Good Morning Oscar, Feb. 25: It’s All Politics

The Oscar producers try to get along and it’s open season on “The Hurt Locker”


In today’s roundup of Oscar news ‘n’ notes from around the web, the Oscar producers try to get along and it’s open season on “The Hurt Locker.”

David Poland asks “Avatar” producer Jon Landau about the email from “Hurt Locker” financier Nicolas Chartier that ran afoul of AMPAS campaign regulations by mentioning “Avatar,” though not by name. Landau says he was surprised, adds that it’s all politics, and insists that the race is between 10 movies, not just “Locker” and “Avatar.” (The Hot Blog)

Adam Shankman says he and Oscar co-producer Bill Mechanic are “the original Odd Couple.” (Just wondering: aren’t Felix and Oscar, the characters in Neil Simon’s play, the original Odd Couple, since that’s where the name originated?) The two producers tell Anthony Breznican about their different strengths – Mechanic is maniacal about the “transformative power” of film, and Shankman is all about showmanship – and admit that yes, they’ve had disagreements, including one heated moment caused by a pre-6 a.m. Shankman email. (USA Today)


Pete Docter dissects one of the most acclaimed scenes of the year, the montage that sums up a long marriage at the beginning of his Best Picture nominee “Up" (right). The idea, he says, was to convey “the sense of a life lived, and not only the highs, but the lows.” Interesting note: for inspiration, they looked at old home movies of perfect strangers, which composer Michael Giacchino had ordered on eBay. (The Envelope)

Author and film studies professor Martha P. Nochimson poses a question: “Kathryn Bigelow: Feminist pioneer or tough guy in drag?” Turns out that Nochimson wants Bigelow to not make movies full of tough guys. “I don’t begrudge the praise for Bigelow’s depiction of urban war violence,” she says, after doing just that. Also: “Looks to me like she’s masquerading as the baddest boy on the block to win the respect of an industry still so hobbled by gender-specific tunnel vision that it has trouble admiring anything but filmmaking soaked in a reduced notion of masculinity.” But she really likes Nora Ephron (“Julie & Julia”) and Nancy Meyers (“It’s Complicated”). (Salon)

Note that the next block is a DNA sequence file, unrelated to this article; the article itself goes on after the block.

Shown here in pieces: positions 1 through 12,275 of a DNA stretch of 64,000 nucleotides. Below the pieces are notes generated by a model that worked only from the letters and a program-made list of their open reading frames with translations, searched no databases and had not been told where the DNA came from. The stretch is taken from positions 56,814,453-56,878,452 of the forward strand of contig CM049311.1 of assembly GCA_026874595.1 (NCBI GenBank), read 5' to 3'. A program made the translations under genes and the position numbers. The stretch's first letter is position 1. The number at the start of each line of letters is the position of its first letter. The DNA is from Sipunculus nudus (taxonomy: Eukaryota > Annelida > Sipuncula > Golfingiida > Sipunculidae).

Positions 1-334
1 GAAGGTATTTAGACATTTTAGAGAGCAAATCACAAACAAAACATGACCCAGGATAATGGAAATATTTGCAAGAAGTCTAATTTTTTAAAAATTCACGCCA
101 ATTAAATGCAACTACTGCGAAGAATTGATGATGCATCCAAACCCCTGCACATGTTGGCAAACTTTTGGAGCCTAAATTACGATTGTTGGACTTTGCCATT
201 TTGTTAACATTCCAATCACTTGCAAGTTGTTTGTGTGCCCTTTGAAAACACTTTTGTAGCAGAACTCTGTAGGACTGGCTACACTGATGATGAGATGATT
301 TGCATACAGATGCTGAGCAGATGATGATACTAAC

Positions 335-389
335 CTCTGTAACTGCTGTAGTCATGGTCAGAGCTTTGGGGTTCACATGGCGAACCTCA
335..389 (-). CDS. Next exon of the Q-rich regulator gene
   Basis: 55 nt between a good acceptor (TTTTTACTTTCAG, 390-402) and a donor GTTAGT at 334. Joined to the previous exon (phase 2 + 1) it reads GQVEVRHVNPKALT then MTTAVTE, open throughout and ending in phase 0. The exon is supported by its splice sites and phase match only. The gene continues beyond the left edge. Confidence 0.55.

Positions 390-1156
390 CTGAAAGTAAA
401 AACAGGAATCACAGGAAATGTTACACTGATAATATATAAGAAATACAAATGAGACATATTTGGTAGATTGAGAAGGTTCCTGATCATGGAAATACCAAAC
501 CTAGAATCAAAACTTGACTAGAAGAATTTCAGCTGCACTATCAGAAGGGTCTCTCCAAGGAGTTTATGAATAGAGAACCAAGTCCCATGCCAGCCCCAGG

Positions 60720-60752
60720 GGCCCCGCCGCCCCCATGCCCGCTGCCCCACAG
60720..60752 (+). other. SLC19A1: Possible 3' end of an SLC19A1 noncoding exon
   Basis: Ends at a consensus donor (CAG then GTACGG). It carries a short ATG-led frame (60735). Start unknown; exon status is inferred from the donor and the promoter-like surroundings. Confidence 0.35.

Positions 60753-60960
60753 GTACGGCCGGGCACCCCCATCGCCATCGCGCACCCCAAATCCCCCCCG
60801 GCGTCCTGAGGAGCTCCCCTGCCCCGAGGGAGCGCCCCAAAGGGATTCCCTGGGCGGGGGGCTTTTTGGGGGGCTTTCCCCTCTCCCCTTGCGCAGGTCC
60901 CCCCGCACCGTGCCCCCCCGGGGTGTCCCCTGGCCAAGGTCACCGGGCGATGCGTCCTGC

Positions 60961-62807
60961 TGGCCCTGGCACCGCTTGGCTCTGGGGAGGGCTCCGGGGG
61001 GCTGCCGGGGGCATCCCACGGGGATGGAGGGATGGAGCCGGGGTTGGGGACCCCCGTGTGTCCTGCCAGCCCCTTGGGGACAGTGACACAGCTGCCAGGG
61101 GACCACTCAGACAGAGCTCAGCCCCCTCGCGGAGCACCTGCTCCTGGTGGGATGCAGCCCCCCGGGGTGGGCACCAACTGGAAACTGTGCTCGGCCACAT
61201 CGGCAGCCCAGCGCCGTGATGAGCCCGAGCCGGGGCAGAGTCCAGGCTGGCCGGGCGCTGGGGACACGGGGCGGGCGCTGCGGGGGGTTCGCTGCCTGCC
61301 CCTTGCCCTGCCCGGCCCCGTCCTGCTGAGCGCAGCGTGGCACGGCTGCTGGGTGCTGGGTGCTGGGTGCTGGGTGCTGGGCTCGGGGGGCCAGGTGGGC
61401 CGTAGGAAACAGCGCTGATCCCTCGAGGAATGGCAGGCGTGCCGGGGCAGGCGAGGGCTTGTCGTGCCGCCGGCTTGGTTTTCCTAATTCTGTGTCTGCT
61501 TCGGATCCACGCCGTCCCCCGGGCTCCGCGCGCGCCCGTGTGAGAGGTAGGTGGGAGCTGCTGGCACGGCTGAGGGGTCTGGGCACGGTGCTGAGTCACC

And since it’s apparently open season on “Hurt Locker” week, Kate Hoit says the movie isn’t accurate about uniforms, EOD support, weapons and the like. Then she says it’s better than a lot of the other recent war movies. (The Huffington Post

Dave Karger and Missy Schwartz pick four Oscar underdogs they’d love to see take home prizes. “True, these four performers don’t have a shot in Hades to reach the Kodak Theatre stage on March 7,” he writes, “but that doesn’t mean they’re not deserving of our love.” Karger’s love goes to the BAFTA winners, Colin Firth in “A Single Man” and Carey Mulligan in “An Education”; her picks are Vera Farmiga in “Up in the Air” and Jeremy Renner in “The Hurt Locker.” (Oscar Watch)

Charles Dennis says that Christopher Plummer deserves an Oscar for “The Last Station,” his first nomination in a career spanning more than 50 years. “Not to take anything away from Waltz’s or the other nominee’s work in that category (Stanley Tucci, Matt Damon, Woody Harrelson), but the history of Oscar is littered with hot choices who triumphed in the moment, often at the expense of more seasoned actors.” He may be right, but for some reason Plummer never picked up any real momentum this awards season. (The Hollywood Reporter


The Film Experience launches its annual Oscar symposium, in which awards bloggers talk about stuff. First up: their imaginary date for the Oscars, and who they’re rooting for. The “Bright Star” costumes, surprisingly, get the most support from the six panelists, whose dream dates are all over the map from Jeremy Renner (Sasha Stone) to Tina Fey (Tim Robey) to Juliette Lewis (Nathanliel Rogers) to Betty White (Peter Knegt). (The Film Experience)